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View: The Bengal verdict has ramifications beyond the state


Tathagata Roy isn’t known to hold back. Last week, the BJP leader let it fly at his own party — the point men of BJP’s central leadership were a ‘substandard, uninspired, mercenary bunch’ who had ‘sullied’ the party’s name by dishing out tickets to ‘incoming garbage from Trinamool’. Roy’s frustration is fuelled by TMC’s superlative show that has now catapulted Mamata Banerjee to the national stage. Now that they have discovered that Narendra Modi and Amit Shah are not invincible, the ‘secular liberals’ Roy so hates are mocking his ilk. And Mamata is their new-found icon.

If you are Roy, whose Twitter bio describes him as ‘unabashedly right-wing Hindu’, there’s much to be angry about — but only if you are taken in by your propaganda of BJP as a shoo-in. Contrary to the reportage of the ‘drubbing’ BJP has supposedly received, it has actually done phenomenally well, coming second in a state where it has been a non-entity for ever. Only, you wouldn’t know from the specious election analysis, such as comparing the assembly seat count with leads in the 2019 general elections.

That state and national elections have different dynamics is a truism. And it’s never been truer than in Modi’s India in general, and BJP’s 2019 campaign, in particular. The people of West Bengal, like the rest of the country, were electing a prime minister two years ago, in a heady campaign of aggressive nationalism. This time it was for a chief minister of a state, under the cloud of Covid.

As party and government are now basically an extension of Modi’s personality, with no state-level party leader anywhere close to his stature, BJP tends to do much better in parliamentary elections. In the 2019 national elections, for example, BJP secured a 58.2% vote share in Haryana. Just five months later, it plunged to 36.2% in the assembly elections.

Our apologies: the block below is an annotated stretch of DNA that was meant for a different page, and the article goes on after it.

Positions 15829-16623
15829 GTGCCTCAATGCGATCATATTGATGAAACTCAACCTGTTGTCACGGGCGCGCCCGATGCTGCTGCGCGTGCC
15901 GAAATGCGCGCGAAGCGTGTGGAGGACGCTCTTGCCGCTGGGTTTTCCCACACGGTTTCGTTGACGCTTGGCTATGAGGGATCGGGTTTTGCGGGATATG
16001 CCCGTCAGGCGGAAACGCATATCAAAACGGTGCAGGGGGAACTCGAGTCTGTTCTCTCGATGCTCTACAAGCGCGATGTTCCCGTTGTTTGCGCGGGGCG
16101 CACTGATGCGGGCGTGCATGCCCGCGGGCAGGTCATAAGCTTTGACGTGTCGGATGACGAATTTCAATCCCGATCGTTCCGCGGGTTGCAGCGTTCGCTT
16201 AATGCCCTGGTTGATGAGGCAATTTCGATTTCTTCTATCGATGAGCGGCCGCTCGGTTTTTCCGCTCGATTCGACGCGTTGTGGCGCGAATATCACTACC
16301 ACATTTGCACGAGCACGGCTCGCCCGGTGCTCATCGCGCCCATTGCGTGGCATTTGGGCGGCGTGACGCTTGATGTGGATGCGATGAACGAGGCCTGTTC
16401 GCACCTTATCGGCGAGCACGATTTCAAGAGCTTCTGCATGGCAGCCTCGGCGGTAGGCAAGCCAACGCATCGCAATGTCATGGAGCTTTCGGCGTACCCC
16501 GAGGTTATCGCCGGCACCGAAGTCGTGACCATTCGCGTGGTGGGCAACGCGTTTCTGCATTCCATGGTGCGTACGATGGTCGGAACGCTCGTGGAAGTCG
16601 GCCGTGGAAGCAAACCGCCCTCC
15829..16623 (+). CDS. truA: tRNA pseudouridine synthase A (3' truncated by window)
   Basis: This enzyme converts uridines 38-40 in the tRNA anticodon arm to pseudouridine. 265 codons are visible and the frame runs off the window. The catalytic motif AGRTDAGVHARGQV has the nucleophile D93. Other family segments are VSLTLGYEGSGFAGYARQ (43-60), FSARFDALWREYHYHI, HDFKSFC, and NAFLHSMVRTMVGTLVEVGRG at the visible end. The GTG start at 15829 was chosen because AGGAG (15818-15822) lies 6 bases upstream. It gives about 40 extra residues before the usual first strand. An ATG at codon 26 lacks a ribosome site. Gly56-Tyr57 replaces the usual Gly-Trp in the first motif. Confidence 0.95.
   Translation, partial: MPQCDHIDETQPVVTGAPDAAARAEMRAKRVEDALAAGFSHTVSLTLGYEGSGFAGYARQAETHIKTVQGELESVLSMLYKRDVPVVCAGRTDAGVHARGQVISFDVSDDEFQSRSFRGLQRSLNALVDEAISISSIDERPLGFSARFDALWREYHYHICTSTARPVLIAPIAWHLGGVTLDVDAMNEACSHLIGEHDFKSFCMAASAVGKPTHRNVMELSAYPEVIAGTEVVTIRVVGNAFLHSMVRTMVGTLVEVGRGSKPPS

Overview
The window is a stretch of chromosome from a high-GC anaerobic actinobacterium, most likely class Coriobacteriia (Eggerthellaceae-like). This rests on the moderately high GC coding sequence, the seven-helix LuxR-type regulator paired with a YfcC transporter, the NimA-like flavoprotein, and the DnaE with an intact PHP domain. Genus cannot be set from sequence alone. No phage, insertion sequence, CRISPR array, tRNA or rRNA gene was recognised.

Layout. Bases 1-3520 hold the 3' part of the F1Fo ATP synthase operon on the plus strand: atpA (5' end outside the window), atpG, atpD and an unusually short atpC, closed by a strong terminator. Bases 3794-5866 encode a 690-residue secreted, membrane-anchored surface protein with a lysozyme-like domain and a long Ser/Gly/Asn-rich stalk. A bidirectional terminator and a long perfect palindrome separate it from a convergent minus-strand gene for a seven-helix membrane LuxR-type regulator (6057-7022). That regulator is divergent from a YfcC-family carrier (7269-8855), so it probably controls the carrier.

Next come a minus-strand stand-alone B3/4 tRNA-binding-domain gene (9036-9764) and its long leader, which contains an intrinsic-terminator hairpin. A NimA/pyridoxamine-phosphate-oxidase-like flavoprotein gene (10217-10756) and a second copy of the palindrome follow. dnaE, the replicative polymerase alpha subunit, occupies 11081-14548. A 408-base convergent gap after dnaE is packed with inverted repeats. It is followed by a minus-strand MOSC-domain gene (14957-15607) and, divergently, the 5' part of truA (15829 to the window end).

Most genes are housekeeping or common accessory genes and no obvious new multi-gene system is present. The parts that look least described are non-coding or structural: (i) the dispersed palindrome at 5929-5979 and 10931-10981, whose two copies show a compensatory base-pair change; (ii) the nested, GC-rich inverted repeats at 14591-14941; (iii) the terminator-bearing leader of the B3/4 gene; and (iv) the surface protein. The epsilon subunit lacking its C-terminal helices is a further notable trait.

A similar trend was evident after the 2014 national elections. In almost all states that went to polls soon after, BJP’s vote share fell — most notably in Rajasthan (down 16.1 percentage points), Delhi (14.1), Gujarat (11), Madhya Pradesh (13) and Chhattisgarh (15.7). So, constituency-wise performances in national and state elections are not a like-to-like comparison.

An appropriate yardstick of BJP’s performance would be the 2016 assembly election. From three seats in 2016, BJP’s tally has increased to 77. In terms of vote share, it has jumped from 10.16% to a stunning 38.13%. (True to the trend, it’s slightly lower than the 40.7% in the last parliamentary election.)

So, BJP has, in fact, done very well. So well, that it now occupies the entire opposition space in the state, having gained just as much as Mamata from a bipolar election. With Congress getting just 2.94% of the vote and CPI(M) 4.72%, BJP is now in pole position to reap the benefits when incumbency begins to weigh on Mamata next. And it will — as it always does – once the euphoria fades.

The Bengal verdict has ramifications beyond the state. Mamata’s sweeping victory has recharged the opposition. There are talks of a united front of regional parties as the answer to Modi-Shah’s monopoly on power, with Mamata as a possible prime ministerial candidate. Lionised on the national stage as never before, she’s even threatening to challenge Modi in his own constituency.

Should this worry BJP?

The only thing worrying for it is the coronavirus. We do not know how exactly the Covid damage will impact the party. Going by the Uttar Pradesh panchayat election results, BJP is clearly hurting at this point. Modi’s image as a steady hand on the tiller has taken a beating that will take a lot of work to restore, if at all. Much of it will depend on how much longer the pandemic drags on and the virus mutates.

But general elections are still three years away. If Modi survives to fight another day and recovers even some of the lost ground, a ragtag band of provincial satraps headed by a leader who is not exactly a picture of prudence is just the sort of thing that could put Modi back in the game.

‘If not Modi, then who?’ may sound like a cruel joke to those living the nightmare of the second surge. But if and when all of this becomes a painful but distant memory, it may begin to resonate again — if a Mamata-led front is his only viable alternative. For, that would be Congress-mukt Bharat.

The writer is co-author of To Kill a Democracy: India’s Passage to Despotism

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